A Night Out with Fresh Art

Thursday night Mr. M and I left the children (how odd it feels to write that in plural form!) with our sweet nanny and met out at Gallery 80808, where my friend Laurie McIntosh and her sister, Lynn Parrott were showing their exhibition of work that will later travel to Hilton Head Island.

These talented sisters were raised in Greenville, South Carolina with a mother who was a professional chemist and is still an avid painter at age 95.  Their intellectual wit and willingness to experiment with light, color and subject matter shows that they were raised in a household that great opened creative doors for them.

Lynn works in oil, pastel and printmaking to create pieces that convey a sense of belonging to a space.  Her landscapes are inspired by  the South Carolina Lowcountry and North Carolina mountains, two places that have an essence that gets into the blood of anyone who visits them. Standing in front of Lynn's work brings on the magnetic pull of the salty, Charleston-smelling air or the crispy muscle relaxant aura of the Blue Ridge.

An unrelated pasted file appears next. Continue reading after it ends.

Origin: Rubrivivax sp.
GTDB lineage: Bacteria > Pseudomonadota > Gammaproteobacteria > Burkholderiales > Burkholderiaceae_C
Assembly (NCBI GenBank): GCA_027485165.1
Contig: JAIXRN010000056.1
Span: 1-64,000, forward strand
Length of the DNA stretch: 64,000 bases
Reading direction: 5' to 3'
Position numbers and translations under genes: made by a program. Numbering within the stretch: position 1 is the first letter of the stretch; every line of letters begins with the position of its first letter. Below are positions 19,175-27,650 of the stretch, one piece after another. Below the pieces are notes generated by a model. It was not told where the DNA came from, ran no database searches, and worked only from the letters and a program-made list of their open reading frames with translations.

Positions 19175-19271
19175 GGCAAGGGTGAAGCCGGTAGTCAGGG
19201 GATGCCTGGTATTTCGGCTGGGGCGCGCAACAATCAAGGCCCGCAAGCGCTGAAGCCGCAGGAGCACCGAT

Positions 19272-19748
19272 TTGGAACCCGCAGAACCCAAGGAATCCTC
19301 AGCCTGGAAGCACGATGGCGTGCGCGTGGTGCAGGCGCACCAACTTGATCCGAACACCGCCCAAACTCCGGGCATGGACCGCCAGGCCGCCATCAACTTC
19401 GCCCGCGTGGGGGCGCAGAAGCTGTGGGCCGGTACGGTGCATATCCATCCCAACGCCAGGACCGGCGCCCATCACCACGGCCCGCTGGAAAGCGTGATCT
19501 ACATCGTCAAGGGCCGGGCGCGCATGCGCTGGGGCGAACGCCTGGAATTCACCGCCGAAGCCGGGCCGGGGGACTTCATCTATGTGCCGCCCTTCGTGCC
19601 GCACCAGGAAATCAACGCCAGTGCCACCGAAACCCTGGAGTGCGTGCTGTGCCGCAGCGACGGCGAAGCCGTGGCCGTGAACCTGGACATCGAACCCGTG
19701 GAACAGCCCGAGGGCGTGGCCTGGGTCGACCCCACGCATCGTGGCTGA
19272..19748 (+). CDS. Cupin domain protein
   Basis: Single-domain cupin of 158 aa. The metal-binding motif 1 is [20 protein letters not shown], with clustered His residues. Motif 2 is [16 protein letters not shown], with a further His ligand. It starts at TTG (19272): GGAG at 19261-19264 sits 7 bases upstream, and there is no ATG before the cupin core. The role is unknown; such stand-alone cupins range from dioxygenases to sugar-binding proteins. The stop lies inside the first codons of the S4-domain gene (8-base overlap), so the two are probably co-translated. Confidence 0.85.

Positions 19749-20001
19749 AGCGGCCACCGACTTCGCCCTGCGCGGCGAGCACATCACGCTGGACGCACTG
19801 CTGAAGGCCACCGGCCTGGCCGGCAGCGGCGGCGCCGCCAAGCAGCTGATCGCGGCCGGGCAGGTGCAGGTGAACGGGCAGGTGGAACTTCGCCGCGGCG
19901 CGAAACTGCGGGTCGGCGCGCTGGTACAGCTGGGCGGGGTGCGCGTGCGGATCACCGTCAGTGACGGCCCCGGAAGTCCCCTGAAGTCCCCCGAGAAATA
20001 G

FA4.jpg

Laurie's work, 'Unspoken Communication', is all about body language and movement.  In these pieces she seeks to express ideas of particular communications in single images.  It makes for some truly fascinating work that grips the attention, making the viewer pause a bit longer and become more conscious of what they are expressing to others in their physical stance.

“Prima Vista: Fresh Art at Vista Studios” will be on view at Gallery 80808 in Columbia through March 29, then at Camellia Art in Hilton Head April 1 through 22.

FA6.jpg

It was wonderful to be out and about, wearing a nice dress and without baby spit-up in my hair. It was the perfect setting in which to stick my toe back into the social scene and catch up with some old friends.  Mr. M even agreed to go to dinner at Mr. Friendly's afterward, a restaurant upon which we have always vehemently disagreed.  After this visit, however, I think he's finally come around, based on the speed at which the scallops and the mahi disappeared.